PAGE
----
From £21,865
Quiet, light and powerful - Subaru creates a benchmark diesel engine first time round

Our Verdict

Subaru Legacy
Estate-only Legacy puts emphasis on space and comfort

As a true workhorse, there are few better than the Subaru Legacy. As an everyday estate, there are loads better.

21 January 2008

What is it?

It’s what would be called sheer bloody-mindedness if it happened in Britain. Subaru only sells 600,000 cars a year; half in Japan, most of the rest in countries where you’d barely measure the interest in a small diesel engine with a micrometer.

Yet Subaru has just developed, on its own and purely because its European retailers asked it to, the first boxer diesel ever fitted to a car. Subaru might only end up making 30,000 units a year, in most countries the engine won’t be sold at all and its design is so restrictive that no other manufacturer will buy it.

Obstinacy? Not a bit of it, says Subaru, whose argument is this: our petrol engines are boxers because they’re light, compact, smooth and mate easily to a 4WD transmission if aligned just-so. So our diesels must be the same. Consider it, then, dedication to engineering rightness.

‘It’s Here’, is Subaru’s strapline. “Who cares?” will be the answer across 85 per cent of the planet. But here it is: the new Legacy 2.0 diesel.

What’s it like?

Worth the development money. Every bit as compact as Subaru’s petrol units, the new engine’s a horizontally opposed 2.0-litre, with equal bore and stroke and a very short crankshaft to limit vibration and noise.

It has alloy blocks/heads and a turbo tucked neatly near the exhaust valves. It looks – is – small; shorter even than the 2.0-litre petrol, with which it shares the same service intervals and, amazingly, weight.

It’s stronger than the petrol unit too. How come? “Honda’s (once-benchmark i-TDCi) diesel? Developed by petrol engineers,” says Toshio Masuda, engineering big-cheese of the Legacy. “Our diesel? Developed by petrol engineers.” And it shows.

It’s no less impressive when energised. This must be the quietest four-cylinder diesel family car around. Unlike most four-cylinder engines it doesn’t have balance shafts, so has less inertia and a better throttle response too. Around town you’re merely aware you’re in a diesel; never surprised by the noise, nor by a reluctance to rev.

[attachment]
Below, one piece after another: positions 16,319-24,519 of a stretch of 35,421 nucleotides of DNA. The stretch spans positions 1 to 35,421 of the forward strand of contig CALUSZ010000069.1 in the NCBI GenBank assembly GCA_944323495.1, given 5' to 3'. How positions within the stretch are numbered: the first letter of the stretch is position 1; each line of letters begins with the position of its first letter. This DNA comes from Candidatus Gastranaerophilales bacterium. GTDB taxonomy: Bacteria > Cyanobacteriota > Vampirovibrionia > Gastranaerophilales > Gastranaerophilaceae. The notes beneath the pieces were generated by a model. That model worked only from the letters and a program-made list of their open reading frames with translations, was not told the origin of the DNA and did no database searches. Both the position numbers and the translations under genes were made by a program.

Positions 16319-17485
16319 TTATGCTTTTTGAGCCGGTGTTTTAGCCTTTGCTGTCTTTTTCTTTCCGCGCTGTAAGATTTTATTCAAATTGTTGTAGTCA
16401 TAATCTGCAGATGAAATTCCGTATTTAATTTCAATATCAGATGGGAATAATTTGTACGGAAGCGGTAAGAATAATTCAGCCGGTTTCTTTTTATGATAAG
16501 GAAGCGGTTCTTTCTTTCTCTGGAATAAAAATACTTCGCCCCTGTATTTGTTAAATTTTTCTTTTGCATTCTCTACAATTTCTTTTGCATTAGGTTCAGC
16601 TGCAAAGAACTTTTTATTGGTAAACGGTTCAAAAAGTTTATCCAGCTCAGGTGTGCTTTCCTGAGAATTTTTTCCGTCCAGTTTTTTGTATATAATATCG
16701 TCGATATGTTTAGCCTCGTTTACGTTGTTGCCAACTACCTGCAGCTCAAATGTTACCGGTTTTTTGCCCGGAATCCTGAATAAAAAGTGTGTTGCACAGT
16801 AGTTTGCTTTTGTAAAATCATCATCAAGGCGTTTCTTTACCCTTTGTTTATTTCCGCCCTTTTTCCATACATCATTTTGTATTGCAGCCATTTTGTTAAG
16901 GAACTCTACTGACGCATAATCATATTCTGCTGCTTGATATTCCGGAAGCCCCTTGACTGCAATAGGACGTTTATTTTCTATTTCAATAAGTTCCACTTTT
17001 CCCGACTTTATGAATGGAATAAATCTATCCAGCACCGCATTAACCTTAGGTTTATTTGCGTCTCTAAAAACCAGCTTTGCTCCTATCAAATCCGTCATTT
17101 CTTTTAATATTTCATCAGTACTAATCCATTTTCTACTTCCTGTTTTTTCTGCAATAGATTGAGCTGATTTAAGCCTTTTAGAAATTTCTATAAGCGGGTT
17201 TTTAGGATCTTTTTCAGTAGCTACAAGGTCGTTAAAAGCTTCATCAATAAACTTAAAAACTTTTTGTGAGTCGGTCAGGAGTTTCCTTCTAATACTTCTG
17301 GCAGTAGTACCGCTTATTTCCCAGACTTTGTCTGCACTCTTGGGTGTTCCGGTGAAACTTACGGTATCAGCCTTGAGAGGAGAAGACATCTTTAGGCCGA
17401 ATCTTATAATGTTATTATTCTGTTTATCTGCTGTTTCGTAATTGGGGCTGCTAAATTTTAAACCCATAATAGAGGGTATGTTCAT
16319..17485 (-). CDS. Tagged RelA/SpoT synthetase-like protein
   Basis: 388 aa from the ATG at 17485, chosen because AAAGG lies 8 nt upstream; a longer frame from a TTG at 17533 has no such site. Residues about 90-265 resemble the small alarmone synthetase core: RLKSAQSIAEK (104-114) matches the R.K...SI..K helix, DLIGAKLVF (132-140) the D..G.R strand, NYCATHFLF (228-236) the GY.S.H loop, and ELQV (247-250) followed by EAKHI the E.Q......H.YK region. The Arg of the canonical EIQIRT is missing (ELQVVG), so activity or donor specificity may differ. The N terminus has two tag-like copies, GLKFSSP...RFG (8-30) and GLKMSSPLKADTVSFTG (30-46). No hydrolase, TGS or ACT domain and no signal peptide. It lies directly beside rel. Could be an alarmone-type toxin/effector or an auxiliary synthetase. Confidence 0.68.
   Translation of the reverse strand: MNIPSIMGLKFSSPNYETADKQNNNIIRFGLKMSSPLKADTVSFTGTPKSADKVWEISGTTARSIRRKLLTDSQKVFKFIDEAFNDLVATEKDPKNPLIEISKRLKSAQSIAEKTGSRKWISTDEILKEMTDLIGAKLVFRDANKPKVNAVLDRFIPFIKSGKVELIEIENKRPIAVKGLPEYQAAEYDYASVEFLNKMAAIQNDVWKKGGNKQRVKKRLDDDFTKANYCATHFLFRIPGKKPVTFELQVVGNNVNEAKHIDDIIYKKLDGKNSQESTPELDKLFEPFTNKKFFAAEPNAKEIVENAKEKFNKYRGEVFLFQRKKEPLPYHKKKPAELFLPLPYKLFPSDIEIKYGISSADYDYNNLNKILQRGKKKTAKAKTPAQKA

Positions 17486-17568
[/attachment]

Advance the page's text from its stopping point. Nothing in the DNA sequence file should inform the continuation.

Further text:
At higher speeds it’s better still. At 148bhp the Legacy diesel is among the faster cars in this class and the power band is good. It could use, but doesn’t desperately need, the six-ratio gearbox the Forester and Impreza will have when they get this engine.

There’s respectable pull from a touch below 2000rpm (peak torque’s at 1800) and it revs freely, not noisily past peak power at 3600 before crying off at 4500. Those figures are relatively low – it has been tuned for (class leading) targets of economy and emissions, not power. The wick could be turned up easily and, later, it will be.

The rest of the Legacy wagon’s package is as-you-were. Averagely spacious, above-average-feeling interior. Dynamically, the only change is the fitment of electric, rather than hydraulic power steering - there isn’t much difference in feel and it’s still a very decent car to drive.

All of the engine and drivetrain’s mechanicals are within the wheelbase, so for a large estate the Legacy is an extremely agile one. It grips strongly, has exceptional traction, brakes well and doesn’t even mind being adjusted on the throttle. The ride’s good too and much the same is true of the Outback, only with taller suspension and a greater propensity to lean. A saloon isn’t available for now because of supply limitations and those, in truth, are the only real drawback. Some engine, this.

Should I buy one?

Traditionally, our answer here would be circumspect. A Subaru Legacy, we’d have said, is not for everybody; the limitations of its range sees to that. That’s not the case any more: Subaru deserves to sell as many of these as it can make.

Join the debate

Comments
62

21 January 2008

That little diesel deserves to find more homes! Can't some small sportscar maker take the initiative and borrow it?